At the weekend, News.com.au published a piece by The Punch’s Daniel Piotrowski. Dan took a tour of the Church of Scientology in the Sydney suburb Glebe and wrote a piece about what he saw.
In the piece, Dan described eerie corridors intentionally filled with white noise, hardcore study camps, and said he found the place “bewildering”. He pointed out that Census figures show the Church’s following in Australia has shrunk recently.
On Saturday morning, representatives of the Australian Church of Scientology, Vicki Dunstan, told Dan the piece “ridiculed” the Church. So The Punch has given Scientology spokeswoman Virginia Stewart room to reply to the piece, below.
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Remember, when you’re feeling very small and insecure, how amazingly unlikely is your birth. And pray that there’s intelligent life somewhere up in space, ‘cause there’s bugger all down here on Earth.
Well, except for some astoundingly bright people who do things such as theorise about dark matter and the existence of the Higgs Boson field and who develop fascinating things like the Drake Equation.
One of those enormous and overactive brains belongs to British astrophysicist Jocelyn Bell Burnell – a tracker of quasars, and discoverer of pulsars.
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A long time ago, in a galaxy far, far away, the reject miscreants of a dying civilisation stole a starship and headed to Earth. Their mission? To infiltrate the fashion industry and render it unsuitable for humans.
Every now and then, humans suspect that something has gone terribly wrong. In news today, people are suspicious because the 16-year-old winner of Miss World Fiji Torika Watters doesn’t look “native” enough. According to news.com.au:
“The ugly race row has even included attacks on Watters’ hair, with many claiming the model chosen to represent the island nation should have a “buiniga” - the local word used to describe the naturally-fuzzy Fijian hairstyle.”
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My fellow Earthians. The real tragedy of Bob Brown’s wacky speech last week is that he has pretty much left behind forever his credibility as a man concerned first and foremost with saving and preserving the Australian environment, which is exactly what most Greens voters elected him for.
Like a severed finger or a razed old growth forest, credibility doesn’t grow back. And that’s a shame because Australia needs the leader of its environmental party to be un-nutty. The Tassie devils dying of facial tumours need it, the koalas dying of Chlamydia need it, and the 100 year old sea turtles strangled by plastic bags need it.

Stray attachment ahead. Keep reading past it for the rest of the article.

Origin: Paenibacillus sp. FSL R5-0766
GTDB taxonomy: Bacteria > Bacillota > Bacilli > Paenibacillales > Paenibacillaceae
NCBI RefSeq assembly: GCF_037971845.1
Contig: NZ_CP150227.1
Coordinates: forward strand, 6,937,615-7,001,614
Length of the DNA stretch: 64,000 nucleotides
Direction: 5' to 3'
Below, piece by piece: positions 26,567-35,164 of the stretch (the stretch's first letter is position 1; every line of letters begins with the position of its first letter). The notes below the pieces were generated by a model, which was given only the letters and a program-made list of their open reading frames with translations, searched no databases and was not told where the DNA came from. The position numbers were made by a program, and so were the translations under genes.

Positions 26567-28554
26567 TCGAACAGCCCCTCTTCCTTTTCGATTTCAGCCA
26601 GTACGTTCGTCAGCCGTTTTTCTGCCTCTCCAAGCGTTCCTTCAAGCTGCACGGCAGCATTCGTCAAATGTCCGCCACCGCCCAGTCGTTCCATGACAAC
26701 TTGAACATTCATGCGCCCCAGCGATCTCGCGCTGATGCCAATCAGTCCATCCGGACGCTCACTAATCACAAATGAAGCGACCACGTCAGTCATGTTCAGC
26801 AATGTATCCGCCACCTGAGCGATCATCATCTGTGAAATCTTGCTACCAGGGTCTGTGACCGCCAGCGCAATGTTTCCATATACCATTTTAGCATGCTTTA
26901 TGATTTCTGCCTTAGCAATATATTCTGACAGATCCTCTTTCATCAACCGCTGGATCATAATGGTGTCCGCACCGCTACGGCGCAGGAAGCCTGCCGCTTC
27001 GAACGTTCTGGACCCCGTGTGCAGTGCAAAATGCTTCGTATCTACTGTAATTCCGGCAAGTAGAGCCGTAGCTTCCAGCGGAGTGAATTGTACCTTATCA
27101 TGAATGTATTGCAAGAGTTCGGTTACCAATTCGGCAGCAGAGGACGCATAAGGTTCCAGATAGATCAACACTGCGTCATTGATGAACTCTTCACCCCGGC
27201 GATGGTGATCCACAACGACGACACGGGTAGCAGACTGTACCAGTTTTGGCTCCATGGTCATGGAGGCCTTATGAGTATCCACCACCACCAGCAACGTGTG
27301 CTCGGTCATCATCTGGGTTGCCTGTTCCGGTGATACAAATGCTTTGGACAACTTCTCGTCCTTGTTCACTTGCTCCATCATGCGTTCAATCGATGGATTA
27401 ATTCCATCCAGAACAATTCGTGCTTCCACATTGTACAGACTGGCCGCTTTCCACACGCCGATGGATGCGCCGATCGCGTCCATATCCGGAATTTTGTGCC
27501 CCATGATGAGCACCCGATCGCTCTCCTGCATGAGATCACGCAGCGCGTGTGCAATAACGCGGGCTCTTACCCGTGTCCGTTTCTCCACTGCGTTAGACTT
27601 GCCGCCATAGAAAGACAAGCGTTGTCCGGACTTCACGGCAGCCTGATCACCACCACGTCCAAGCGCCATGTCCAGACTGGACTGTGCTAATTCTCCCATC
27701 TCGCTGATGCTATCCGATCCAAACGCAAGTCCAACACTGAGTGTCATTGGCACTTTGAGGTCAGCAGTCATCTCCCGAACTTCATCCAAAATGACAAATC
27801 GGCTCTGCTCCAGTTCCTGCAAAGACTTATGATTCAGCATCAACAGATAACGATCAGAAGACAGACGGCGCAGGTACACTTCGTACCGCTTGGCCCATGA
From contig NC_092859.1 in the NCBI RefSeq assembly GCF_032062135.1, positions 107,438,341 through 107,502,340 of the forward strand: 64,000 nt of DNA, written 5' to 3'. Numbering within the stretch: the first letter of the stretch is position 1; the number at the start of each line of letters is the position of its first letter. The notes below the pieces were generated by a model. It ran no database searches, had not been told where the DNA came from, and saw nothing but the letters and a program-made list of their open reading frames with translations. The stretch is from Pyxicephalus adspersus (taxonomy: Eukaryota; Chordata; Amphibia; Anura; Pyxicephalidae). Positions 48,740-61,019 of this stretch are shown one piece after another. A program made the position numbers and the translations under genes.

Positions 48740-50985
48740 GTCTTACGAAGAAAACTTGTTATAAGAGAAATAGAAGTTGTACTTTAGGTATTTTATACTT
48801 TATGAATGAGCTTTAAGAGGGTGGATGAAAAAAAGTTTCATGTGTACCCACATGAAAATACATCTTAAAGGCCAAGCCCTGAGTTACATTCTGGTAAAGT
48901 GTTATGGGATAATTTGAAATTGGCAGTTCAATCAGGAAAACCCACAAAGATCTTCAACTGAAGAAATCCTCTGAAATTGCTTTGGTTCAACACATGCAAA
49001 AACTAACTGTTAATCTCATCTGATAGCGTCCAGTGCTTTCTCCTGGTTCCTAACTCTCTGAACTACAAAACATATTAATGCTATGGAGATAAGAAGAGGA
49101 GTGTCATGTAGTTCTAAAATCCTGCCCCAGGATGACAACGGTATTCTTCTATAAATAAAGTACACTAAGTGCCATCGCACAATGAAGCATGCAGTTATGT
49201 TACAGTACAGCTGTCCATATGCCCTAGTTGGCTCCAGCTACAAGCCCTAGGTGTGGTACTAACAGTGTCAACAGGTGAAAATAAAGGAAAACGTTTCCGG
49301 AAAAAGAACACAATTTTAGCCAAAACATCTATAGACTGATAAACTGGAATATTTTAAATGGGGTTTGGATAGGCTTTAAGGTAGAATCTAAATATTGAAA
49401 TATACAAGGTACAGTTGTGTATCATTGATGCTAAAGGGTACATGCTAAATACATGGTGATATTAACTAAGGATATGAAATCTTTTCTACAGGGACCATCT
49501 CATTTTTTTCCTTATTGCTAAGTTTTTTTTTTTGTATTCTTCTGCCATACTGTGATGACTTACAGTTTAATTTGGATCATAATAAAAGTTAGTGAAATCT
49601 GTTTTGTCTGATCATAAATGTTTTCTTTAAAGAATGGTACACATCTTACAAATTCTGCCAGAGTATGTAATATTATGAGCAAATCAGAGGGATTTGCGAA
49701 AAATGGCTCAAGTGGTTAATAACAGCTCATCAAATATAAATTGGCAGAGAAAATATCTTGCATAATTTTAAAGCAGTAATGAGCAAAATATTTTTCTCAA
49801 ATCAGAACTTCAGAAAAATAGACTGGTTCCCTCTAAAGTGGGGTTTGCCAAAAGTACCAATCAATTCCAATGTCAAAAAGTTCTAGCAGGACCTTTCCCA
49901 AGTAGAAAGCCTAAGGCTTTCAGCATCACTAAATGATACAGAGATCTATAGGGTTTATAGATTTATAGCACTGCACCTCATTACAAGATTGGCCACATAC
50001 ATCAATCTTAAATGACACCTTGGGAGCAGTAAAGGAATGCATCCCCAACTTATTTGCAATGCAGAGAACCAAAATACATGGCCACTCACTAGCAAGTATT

Urban dwellers and rural dwellers need it too, so that we can all sensibly debate the balance between economic and environmental concerns. So what have we got in Bob Brown? An enviro-cop framing the big Green issues through an obscurist, metaphorical lens of little green men. Excuse the pun, but that approach is just too alienating.
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It is becoming increasingly clear why the Greens are never going to poll more than 10 per cent of the vote, and why they are facing a national rebuff along the lines seen in Queensland last Saturday where their vote collapsed in an unprecedented conservative whitewash.
It’s because they’re barking mad. The more voters see of the Greens demanding and enjoying power in a minority government, the more obvious it becomes that their views on the economy, jobs, the cost of living and pretty much everything the average person really cares about are completely out of this world. Quite literally.
As an easy listening fan I have always enjoyed the work of The Carpenters but like many bands late in their career they had a shark-jumping moment with the song featured above, Calling Occupants of Interplanetary Craft.
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With a total absence of intelligent life in the Capital Hill region of Canberra, we thought we’d ask a Canberra-based academic, the ANU’s Dr Paul Francis, if there’s any hope of something with a pulse up there…
The search for extraterrestrial life has been going on in earnest for decades now. Are we any closer to finding intelligent life?
It’s pretty clear that there is no intelligent life elsewhere in our own solar system. But what about on planets orbiting other stars? If you go out on a starry night, it could be that every star you see has planets with intelligent life, and that aliens are staring back at you from every star. Or it could be that there is no other life in the universe and all those planets are dead and dusty.
Will we ever be able to learn more about those distant worlds?
Going to visit these other stars is far beyond current technology, so the only thing we can do it listen for radio signals from them. Until now nothing has been detected. But our current surveys could only pick something up if one of the nearest few stars had a highly advanced technological race on a planet orbiting it, and this race was broadcasting enormously powerful radio signals in our direction. So it’s not really conclusive.
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Are we alone? Does it matter?
I’ve long come to terms with the idea that there is probably no God, but I’m optimistic there’s something else out there. It’s SETI’s 50th anniversary this year – that’s the Search for Extraterrestrial Intelligence.
SETI is both a concept – the search – and an institute dedicated to finding the answer. There is plenty of funding, links with NASA, serious science. It employs 150 professionals. There’s even an Australian SETI centre.
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